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MATLAB (an abbreviation of "MATrix LABoratory") is a proprietary multi-paradigm programming language and numeric computing environment developed by MathWorks. MATLAB allows matrix manipulations, plotting of functions and data, implementation of algorithms, creation of user interfaces, and interfacing with programs written in other languages.

Installed Versions

For the current list of installed versions, use:

$ ml av MATLAB


If you need to use the MATLAB GUI to prepare your MATLAB programs, you can use MATLAB directly on the login nodes. However, for all computations, use MATLAB on the compute nodes via Slurm workload manager.

If you require the MATLAB GUI, follow the general information about running graphical applications.

MATLAB GUI is quite slow using the X forwarding built in the PBS (qsub -X), so using X11 display redirection either via SSH or directly by xauth (see the GUI Applications on Compute Nodes over VNC section) is recommended.

To run MATLAB with GUI, use:

$ matlab

To run MATLAB in text mode, without the MATLAB Desktop GUI environment, use:

$ matlab -nodesktop -nosplash

plots, images, etc. will be still available.

MATLAB Configuration

Client Configuration

After logging into the cluster, start MATLAB. On the Home tab, click Parallel > Discover Clusters… to discover the profile.

Jobs will now default to the cluster rather than submit to the local machine.

Job Configuration

Prior to submitting the job, various parameters can be assigned, such as queue, e-mail,walltime, etc. The following is a partial list of parameters. See AdditionalProperties for the complete list. Only the ProjectName is required.

>> % Get a handle to the cluster
>> c = parcluster;


>> % Specify the project name
>> c.AdditionalProperties.ProjectName = 'project-name';


>> % Specify a constraint
>> c.AdditionalProperties.Constraint = 'feature-name';

>> % Request email notification of job status
>> c.AdditionalProperties.EmailAddress = '';

>> % Specify number of GPUs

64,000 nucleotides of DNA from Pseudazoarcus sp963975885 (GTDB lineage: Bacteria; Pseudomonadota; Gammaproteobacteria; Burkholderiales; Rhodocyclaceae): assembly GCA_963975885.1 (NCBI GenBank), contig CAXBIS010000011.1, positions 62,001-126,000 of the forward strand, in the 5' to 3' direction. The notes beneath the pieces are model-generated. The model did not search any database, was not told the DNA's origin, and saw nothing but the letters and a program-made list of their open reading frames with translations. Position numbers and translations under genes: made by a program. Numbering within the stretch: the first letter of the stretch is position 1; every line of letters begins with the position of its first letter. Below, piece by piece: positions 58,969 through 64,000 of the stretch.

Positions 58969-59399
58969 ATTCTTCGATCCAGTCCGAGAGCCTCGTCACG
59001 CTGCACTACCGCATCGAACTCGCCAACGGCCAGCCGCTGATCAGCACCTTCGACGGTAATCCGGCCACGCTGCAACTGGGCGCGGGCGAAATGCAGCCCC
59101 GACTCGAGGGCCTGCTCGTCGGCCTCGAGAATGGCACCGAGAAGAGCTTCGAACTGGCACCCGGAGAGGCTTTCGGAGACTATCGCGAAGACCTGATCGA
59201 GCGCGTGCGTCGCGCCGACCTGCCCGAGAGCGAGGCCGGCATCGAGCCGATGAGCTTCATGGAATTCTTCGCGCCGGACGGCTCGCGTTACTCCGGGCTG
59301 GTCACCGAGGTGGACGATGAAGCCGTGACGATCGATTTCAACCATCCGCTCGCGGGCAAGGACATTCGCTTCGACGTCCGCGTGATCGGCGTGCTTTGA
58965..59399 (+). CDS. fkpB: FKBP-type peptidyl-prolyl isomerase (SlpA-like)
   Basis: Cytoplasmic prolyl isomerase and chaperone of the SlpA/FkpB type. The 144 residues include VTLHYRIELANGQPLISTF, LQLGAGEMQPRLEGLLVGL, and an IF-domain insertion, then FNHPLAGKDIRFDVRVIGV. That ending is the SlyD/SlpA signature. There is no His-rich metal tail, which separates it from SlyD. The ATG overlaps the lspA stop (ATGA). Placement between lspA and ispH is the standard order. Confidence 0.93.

>> c.AdditionalProperties.GpusPerNode = 1;
>> c.AdditionalProperties.GpuCard = 'gpu-card';

>> % Specify memory to use, per core (default: 4gb) [FOR GPU NODES]
>> c.AdditionalProperties.MemPerCPU = '6gb';

>> % Specify the partition
>> c.AdditionalProperties.Partition = 'partition-name';

>> % Specify cores per node
>> c.AdditionalProperties.ProcsPerNode = 4;

>> % Specify QoS
>> c.AdditionalProperties.QoS = 'qos-name';

>> % Use reservation
>> c.AdditionalProperties.Reservation = 'reservation-name';

>> % Specify the wall time (e.g., 1 day, 5 hours, 30 minutes)
>> c.AdditionalProperties.WallTime = '1-05:30';

Save changes after modifying AdditionalProperties for the above changes to persist between MATLAB sessions.

>> c.saveProfile

To see the values of the current configuration options, display AdditionalProperties.

>> % To view current properties
>> c.AdditionalProperties

Unset a value when no longer needed.

>> % Turn off email notifications
>> c.AdditionalProperties.EmailAddress = '';
>> c.saveProfile

Running Job

Interactive Jobs

To run an interactive pool job on the cluster, continue to use parpool as before.

>> % Get a handle to the cluster
>> c = parcluster;

>> % Open a pool of 64 workers on the cluster
>> pool = c.parpool(64);

Rather than running local on the local machine, the pool can now run across multiple nodes on the cluster.

>> % Run a parfor over 1000 iterations
>> parfor idx = 1:1000
      a(idx) = rand;

Delete the pool when it’s no longer needed.

>> % Delete the pool
>> pool.delete

Independent Batch Job

Use the batch command to submit asynchronous jobs to the cluster. The batch command will return a job object which is used to access the output of the submitted job. See the MATLAB documentation for more help on batch.

>> % Get a handle to the cluster